The proposal to ban limited recourse borrowing in SMSFs by the FSI Report will be a positive step for the SMSF industry overall but should be retained for the purchase of commercial property, says the chief executive of a Melbourne-based advice firm.
Speaking to SMSF Adviser, chief executive of JBS Financial Strategists Jenny Brown said the FSI Report’s suggestion to ban limited recourse borrowing arrangements (LBRAs) in SMSFs is a good thing for the industry as it will reduce the number of property spruikers.
“Property spruiking has been really detrimental to our industry and could potentially blow up if the property sector continues to give incorrect advice to set up SMSFs,” said Ms Brown.
Ms Brown argued that the use of LBRAs for the purchase of commercial property for business owners should be retained however.
“For business owners buying the business premises they are working out of, I think it’s a great strategy and should be allowed,” said Ms Brown.
She also argued the government should be looking at imposing greater regulation on the property sector in line with what financial advisers comply with.
“I’d like to see property spruikers having the same regulations as we do as financial advisers; the [property sector] needs to be a lot more highly regulated and I think that’s what’s causing our issues,” she said.
Ms Brown said she’d like to see regulation around the qualifications and rules required to sell property.
“I don’t see why someone can sell a million-dollar property when all they have is a real estate’s licence whereas an adviser putting together a million-dollar portfolio must go through the full compliance, know the client, know the product, get everything signed off, put together a full financial plan and do regular reviews,” said Ms Brown.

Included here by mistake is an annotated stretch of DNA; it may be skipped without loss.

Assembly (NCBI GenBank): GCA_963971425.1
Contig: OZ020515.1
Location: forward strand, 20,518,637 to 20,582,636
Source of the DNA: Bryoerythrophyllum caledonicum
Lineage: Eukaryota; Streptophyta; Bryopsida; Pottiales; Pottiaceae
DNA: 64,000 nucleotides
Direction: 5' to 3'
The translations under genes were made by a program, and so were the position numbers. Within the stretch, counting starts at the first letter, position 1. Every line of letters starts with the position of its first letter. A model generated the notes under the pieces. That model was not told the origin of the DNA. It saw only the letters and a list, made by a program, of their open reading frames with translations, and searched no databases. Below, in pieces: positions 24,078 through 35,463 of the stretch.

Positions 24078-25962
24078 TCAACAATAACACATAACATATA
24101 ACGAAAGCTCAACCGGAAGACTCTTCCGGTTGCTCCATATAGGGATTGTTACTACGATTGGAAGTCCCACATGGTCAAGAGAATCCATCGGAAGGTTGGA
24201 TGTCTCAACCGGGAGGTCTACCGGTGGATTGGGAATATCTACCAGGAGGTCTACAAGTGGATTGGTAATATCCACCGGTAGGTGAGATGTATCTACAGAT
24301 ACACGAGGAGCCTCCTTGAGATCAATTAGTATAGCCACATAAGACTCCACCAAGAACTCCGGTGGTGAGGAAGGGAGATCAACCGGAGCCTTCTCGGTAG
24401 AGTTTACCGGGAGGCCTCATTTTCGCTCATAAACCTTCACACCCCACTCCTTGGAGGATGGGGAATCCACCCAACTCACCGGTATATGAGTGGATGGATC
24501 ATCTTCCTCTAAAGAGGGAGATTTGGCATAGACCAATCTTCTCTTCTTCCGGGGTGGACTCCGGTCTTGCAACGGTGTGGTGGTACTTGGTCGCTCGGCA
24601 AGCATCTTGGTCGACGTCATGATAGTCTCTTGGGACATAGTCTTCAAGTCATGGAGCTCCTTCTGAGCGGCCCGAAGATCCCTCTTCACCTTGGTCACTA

The real estate side of the sector Ms Brown said was currently the biggest issue facing the financial services industry.
“Clean that part of the industry up and I think we’re in really good shape,” said Ms Brown.
SUBSCRIBE TO THE SMSF ADVISER BULLETIN
- 16 Aug 2017Contribution limits restricting future balances, warns mid-tierBy Staff Reporter
- 16 Aug 2017SMSF firms underprepared for events-based reportingBy Miranda Brownlee
- 15 Aug 2017SMSF auditor disqualified for misconductBy Staff Reporter
- 15 Aug 2017Class gains market share in financial year resultsBy Staff Reporter
- 15 Aug 2017SMSF professionals warned on key client testBy Miranda Brownlee
- 15 Aug 2017‘Unintended consequences’ of super changes tipped to surfaceBy Staff Reporter
- view all
- Contribution limits restricting future balances, warns mid-tier
Clients hoping to accumulate a superannuation balance of $1.6 million by age 65 will need to start taking full advantage of concessional con...read more
- SMSF firms underprepared for events-based reporting
A straw poll has revealed that the majority of SMSF firms currently feel their firm is not equipped to deal with the proposed events-based r...read more
- Class gains market share in financial year results
SMSF software provider Class has reported a 37 per cent increase in net profit after tax for the 2017 financial year and increased its share...read more
- view all